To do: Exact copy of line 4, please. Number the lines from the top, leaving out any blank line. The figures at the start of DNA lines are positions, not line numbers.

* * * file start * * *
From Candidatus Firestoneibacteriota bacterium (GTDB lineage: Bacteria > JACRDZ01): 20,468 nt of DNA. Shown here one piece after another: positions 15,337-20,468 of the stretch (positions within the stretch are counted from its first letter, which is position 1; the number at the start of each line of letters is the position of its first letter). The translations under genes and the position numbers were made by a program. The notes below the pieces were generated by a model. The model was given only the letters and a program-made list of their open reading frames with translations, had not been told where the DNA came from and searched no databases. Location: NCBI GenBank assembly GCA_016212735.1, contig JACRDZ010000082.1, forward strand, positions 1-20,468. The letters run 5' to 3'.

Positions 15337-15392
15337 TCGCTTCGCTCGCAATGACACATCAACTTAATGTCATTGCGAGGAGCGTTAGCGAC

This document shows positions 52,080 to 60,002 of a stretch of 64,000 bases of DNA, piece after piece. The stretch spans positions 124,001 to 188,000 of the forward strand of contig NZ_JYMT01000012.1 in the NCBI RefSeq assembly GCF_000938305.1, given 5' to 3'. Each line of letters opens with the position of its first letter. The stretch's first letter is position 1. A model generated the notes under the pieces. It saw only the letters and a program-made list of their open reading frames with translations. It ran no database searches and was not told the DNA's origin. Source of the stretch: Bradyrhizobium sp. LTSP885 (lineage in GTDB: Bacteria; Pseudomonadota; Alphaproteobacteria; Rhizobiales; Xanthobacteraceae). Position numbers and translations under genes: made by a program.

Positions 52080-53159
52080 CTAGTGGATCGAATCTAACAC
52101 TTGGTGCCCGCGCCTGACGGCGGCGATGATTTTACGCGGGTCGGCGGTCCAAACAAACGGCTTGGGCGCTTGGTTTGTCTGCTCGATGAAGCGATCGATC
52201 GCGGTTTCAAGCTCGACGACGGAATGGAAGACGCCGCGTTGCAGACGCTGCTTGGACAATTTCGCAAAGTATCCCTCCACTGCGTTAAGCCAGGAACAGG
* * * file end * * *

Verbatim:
This document shows positions 52,080 to 60,002 of a stretch of 64,000 bases of DNA, piece after piece. The stretch spans positions 124,001 to 188,000 of the forward strand of contig NZ_JYMT01000012.1 in the NCBI RefSeq assembly GCF_000938305.1, given 5' to 3'. Each line of letters opens with the position of its first letter. The stretch's first letter is position 1. A model generated the notes under the pieces. It saw only the letters and a program-made list of their open reading frames with translations. It ran no database searches and was not told the DNA's origin. Source of the stretch: Bradyrhizobium sp. LTSP885 (lineage in GTDB: Bacteria; Pseudomonadota; Alphaproteobacteria; Rhizobiales; Xanthobacteraceae). Position numbers and translations under genes: made by a program.